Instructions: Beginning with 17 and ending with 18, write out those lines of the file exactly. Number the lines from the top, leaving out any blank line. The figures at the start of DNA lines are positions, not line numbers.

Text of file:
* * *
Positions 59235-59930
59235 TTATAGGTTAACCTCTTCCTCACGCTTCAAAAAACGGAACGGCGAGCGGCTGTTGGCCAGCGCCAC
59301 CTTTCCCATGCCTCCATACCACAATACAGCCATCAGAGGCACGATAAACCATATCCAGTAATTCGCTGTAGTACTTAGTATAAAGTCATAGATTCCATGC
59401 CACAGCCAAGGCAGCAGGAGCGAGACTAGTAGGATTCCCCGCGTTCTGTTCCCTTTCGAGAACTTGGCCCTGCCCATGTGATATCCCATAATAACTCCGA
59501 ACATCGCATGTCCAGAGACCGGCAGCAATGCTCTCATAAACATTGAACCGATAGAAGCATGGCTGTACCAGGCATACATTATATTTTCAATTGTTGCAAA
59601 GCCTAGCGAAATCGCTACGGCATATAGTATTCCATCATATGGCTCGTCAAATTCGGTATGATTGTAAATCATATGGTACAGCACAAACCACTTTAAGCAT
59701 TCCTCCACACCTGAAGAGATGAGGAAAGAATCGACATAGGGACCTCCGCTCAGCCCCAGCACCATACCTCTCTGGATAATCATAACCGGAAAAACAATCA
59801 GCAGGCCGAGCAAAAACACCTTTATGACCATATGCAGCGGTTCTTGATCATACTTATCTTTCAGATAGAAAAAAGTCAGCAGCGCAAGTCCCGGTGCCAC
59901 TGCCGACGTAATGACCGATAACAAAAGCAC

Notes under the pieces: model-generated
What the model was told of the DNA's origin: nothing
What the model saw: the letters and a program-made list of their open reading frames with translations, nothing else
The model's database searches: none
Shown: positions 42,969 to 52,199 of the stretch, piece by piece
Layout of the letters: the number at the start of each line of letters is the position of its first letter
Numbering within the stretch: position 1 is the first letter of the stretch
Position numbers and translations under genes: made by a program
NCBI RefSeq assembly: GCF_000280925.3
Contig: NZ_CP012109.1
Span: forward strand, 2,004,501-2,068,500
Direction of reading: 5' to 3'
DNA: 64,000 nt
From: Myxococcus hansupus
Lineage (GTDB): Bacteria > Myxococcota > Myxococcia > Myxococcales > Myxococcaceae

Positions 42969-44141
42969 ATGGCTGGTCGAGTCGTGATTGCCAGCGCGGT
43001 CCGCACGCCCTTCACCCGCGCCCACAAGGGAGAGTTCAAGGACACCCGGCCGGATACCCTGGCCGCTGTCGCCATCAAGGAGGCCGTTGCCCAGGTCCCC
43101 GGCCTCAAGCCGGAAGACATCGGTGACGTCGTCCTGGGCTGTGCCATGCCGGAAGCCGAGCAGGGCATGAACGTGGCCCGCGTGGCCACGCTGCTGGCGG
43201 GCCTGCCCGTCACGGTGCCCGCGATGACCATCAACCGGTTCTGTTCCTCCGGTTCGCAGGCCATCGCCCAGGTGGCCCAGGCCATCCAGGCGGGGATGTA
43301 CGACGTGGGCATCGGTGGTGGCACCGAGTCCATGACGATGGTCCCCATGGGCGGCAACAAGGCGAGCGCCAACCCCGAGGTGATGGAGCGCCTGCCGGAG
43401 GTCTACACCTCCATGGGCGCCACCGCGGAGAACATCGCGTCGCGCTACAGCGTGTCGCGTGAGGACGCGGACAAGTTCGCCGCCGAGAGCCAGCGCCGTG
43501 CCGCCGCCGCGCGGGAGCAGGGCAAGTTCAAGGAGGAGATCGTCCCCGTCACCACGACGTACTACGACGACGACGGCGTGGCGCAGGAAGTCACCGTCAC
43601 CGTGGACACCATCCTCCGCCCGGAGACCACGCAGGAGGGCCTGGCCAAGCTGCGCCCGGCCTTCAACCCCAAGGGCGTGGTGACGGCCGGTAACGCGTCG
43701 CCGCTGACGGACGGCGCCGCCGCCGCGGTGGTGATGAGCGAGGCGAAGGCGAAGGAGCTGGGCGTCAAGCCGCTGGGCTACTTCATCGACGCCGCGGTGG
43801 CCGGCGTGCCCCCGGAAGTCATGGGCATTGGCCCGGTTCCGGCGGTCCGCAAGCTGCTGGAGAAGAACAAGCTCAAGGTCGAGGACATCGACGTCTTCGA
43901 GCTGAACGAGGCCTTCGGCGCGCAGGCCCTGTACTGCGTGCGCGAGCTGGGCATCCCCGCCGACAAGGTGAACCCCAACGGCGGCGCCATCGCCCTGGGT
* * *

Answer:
Position numbers and translations under genes: made by a program
NCBI RefSeq assembly: GCF_000280925.3